The Power of Water

Alix D. Dowling Fink, Assistant Professor of Biology, and Michelle L. Parry, Associate Professor of Physics, Longwood University , Farmville, Virginia

The Power of Water (POW) is an integrated science course in Longwood University's general education program that explores basic science concepts, as well as questions of social responsibility and civic engagement, through the following learning units: water as the matrix of life, the global water paradox, water for human life, and the future of the oceans. Science concepts addressed in these units include aspects of environmental science (atmospheric circulation, global climate, and climate change), chemistry (molecules, chemical bonds, intermolecular interactions, and the universal solvent), the biology of disease (disease transmission and human immune function), and population biology (types of population growth, food web dynamics, and conservation).

The course has been revised several times to strengthen the connections between science topics and contemporary civic challenges and to take advantage of notable environmental events, such as the Katrina disaster. Since 2005 students have been required to incorporate science reporting from the New York Times into their regular homework assignments and classroom discussions.

Course Learning Goals for Instructors and Students


Instructor Goals

Instructor will teach students to:

Understand the major methods of natural science inquiry Recognize and explain major contributions of science to our cultural heritage Understand how natural science has been used to address significant contemporary issues" (Longwood University Undergraduate Catalog 2006-2007)
Student Goals

Relate science to personal and social contexts Become better at making personal and social decisions that are science-related Understand some of the historical development of science Understand the processes of scientific inquiry Learn to ask questions and seek answers that are evidence-based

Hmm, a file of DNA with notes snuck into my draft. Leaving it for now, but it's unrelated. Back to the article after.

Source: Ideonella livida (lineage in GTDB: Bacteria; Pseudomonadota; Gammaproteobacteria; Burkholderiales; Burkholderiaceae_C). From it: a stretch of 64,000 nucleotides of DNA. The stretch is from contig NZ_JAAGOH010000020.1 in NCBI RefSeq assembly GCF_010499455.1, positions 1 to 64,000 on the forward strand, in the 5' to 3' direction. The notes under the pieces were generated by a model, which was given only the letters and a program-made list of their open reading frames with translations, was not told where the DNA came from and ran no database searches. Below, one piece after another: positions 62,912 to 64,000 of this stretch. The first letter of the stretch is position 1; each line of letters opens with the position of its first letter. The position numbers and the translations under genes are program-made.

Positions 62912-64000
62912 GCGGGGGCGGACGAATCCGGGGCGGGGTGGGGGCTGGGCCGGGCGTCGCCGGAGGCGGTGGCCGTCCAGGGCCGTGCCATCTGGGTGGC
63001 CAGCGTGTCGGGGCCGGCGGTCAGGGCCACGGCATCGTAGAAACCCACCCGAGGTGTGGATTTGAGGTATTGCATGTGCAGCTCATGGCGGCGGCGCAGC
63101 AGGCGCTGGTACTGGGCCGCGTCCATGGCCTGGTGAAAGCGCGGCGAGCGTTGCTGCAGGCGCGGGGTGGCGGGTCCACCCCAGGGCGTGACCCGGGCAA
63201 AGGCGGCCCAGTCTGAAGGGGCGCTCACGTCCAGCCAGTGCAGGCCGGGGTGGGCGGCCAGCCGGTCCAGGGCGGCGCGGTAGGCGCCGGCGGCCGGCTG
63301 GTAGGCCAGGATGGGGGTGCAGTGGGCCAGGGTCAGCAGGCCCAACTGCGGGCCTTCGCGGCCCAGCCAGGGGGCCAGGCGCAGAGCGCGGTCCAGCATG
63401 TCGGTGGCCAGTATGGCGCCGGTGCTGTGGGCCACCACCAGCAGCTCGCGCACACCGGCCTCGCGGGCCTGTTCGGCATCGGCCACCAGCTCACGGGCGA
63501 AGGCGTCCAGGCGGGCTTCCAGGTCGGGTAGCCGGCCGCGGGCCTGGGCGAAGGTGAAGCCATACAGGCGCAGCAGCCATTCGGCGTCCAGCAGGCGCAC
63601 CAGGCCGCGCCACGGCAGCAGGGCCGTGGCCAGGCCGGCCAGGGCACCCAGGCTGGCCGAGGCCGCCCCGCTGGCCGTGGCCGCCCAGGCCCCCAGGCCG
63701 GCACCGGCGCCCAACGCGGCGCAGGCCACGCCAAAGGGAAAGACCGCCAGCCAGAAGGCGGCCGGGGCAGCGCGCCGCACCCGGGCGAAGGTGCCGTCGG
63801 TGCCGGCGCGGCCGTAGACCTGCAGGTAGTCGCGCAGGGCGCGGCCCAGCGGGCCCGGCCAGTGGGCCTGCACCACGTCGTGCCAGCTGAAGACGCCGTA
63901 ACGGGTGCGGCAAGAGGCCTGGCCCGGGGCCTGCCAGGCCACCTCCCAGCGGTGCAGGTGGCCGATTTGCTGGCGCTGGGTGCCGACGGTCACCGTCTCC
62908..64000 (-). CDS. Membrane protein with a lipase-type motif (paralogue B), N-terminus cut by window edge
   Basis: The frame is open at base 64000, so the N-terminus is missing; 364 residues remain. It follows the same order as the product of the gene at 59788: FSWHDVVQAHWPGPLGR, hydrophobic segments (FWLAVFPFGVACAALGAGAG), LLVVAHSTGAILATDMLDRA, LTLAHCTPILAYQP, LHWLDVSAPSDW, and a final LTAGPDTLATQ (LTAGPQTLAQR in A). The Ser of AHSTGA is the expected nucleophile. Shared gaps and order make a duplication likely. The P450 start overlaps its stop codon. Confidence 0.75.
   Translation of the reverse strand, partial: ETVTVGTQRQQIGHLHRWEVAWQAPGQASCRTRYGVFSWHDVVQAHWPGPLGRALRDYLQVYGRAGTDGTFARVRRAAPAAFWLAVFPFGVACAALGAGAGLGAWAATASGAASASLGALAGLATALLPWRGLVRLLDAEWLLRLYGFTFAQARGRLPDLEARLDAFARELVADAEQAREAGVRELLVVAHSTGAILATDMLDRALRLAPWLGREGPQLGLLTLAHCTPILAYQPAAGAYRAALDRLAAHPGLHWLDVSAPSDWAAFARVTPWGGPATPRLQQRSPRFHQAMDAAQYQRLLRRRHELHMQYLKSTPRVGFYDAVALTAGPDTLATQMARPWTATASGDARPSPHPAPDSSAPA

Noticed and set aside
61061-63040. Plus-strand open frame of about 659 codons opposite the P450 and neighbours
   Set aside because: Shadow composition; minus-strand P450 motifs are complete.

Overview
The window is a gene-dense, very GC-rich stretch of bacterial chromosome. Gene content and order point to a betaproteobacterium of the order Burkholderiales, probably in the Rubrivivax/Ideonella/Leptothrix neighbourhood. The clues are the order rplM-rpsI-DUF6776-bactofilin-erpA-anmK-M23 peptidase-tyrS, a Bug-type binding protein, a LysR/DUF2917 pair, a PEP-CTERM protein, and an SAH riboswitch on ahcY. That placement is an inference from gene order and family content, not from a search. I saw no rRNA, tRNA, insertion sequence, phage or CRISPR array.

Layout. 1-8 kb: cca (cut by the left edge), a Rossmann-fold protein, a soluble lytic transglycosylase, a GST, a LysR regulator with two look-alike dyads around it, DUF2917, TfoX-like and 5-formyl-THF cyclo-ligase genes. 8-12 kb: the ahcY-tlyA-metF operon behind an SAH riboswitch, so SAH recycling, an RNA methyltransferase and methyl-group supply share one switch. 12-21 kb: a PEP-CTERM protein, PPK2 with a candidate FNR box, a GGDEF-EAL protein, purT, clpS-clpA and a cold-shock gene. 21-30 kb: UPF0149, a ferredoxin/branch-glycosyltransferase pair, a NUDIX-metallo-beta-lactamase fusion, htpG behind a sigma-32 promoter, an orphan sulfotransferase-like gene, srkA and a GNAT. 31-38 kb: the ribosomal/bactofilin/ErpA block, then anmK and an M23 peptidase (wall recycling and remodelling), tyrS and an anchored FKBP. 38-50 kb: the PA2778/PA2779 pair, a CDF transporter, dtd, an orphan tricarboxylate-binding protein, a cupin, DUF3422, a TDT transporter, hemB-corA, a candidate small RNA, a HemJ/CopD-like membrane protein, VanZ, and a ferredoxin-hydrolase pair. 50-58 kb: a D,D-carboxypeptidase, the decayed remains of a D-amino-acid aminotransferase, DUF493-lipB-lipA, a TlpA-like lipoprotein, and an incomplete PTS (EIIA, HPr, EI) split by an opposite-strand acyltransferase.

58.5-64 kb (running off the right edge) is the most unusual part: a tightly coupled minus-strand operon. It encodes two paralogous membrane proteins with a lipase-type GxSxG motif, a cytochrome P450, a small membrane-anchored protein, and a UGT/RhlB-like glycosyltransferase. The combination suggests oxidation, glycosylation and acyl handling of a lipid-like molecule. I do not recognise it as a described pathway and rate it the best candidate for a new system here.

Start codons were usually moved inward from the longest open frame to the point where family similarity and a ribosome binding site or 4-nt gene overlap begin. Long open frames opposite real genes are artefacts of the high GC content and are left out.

Additionally, General Education courses at Longwood University will:

  1. Teach a disciplinary mode of inquiry and provide students with practice in applying inquiry, critical thinking, and problem solving
  2. Provide examples of how disciplinary knowledge changes through creative applications of the chosen mode of inquiry
  3. Consider questions of ethical values
  4. Explore past, current, and future implications of disciplinary knowledge
  5. Encourage consideration of course content from diverse perspectives
  6. Provide opportunities for students to increase information literacy through contemporary techniques of gathering, manipulating, and analyzing information and data
  7. Require at least one substantive written paper, oral report, or course journal and also require students to articulate information or ideas in their own words on tests and exams
  8. Foster awareness of the common elements among disciplines and the interconnectedness of disciplines
  9. Provide a rationale as to why knowledge of this discipline is important to the development of an educated citizen
  • How The Power of Water Links Biology and Social Issues This universal solvent dissolves disciplinary boundaries, allowing students to explore concepts in nearly any branch of science as well as difficult questions of social responsibility, social justice, and civic life.
  • The Course A traditional 4-credit course with lectures, labs and field experiences incorporating extended research and writing projects, this course is specifically designed to engage students as scientists and citizens through research and writing projects, case studies, field trips, peer teaching and links to campus programming. Syllabus is included.
  • Evaluating Learning A wide variety of assessment tools to test student knowledge are used in SENCER model courses. Students also assess the course as well as their own learning and report gains in confidence and interest in the topics and content.
  • Background and Context Taught for the 7th time in 2007, this course was designed to meet the general education requirement "application of the methods of science to the acquisition of knowledge, and an appreciation of the major contributions of science to our cultural heritage and to the solution of contemporary problems".
  • Resulting Projects and ResearchThe Power of Water has resulted in a number of student presentations that take what students have learned beyond the classroom. Professors have also given presentations on the course itself at a variety of symposia and conferences.
  • Related Resources References to materials used in class and other resources are provided.

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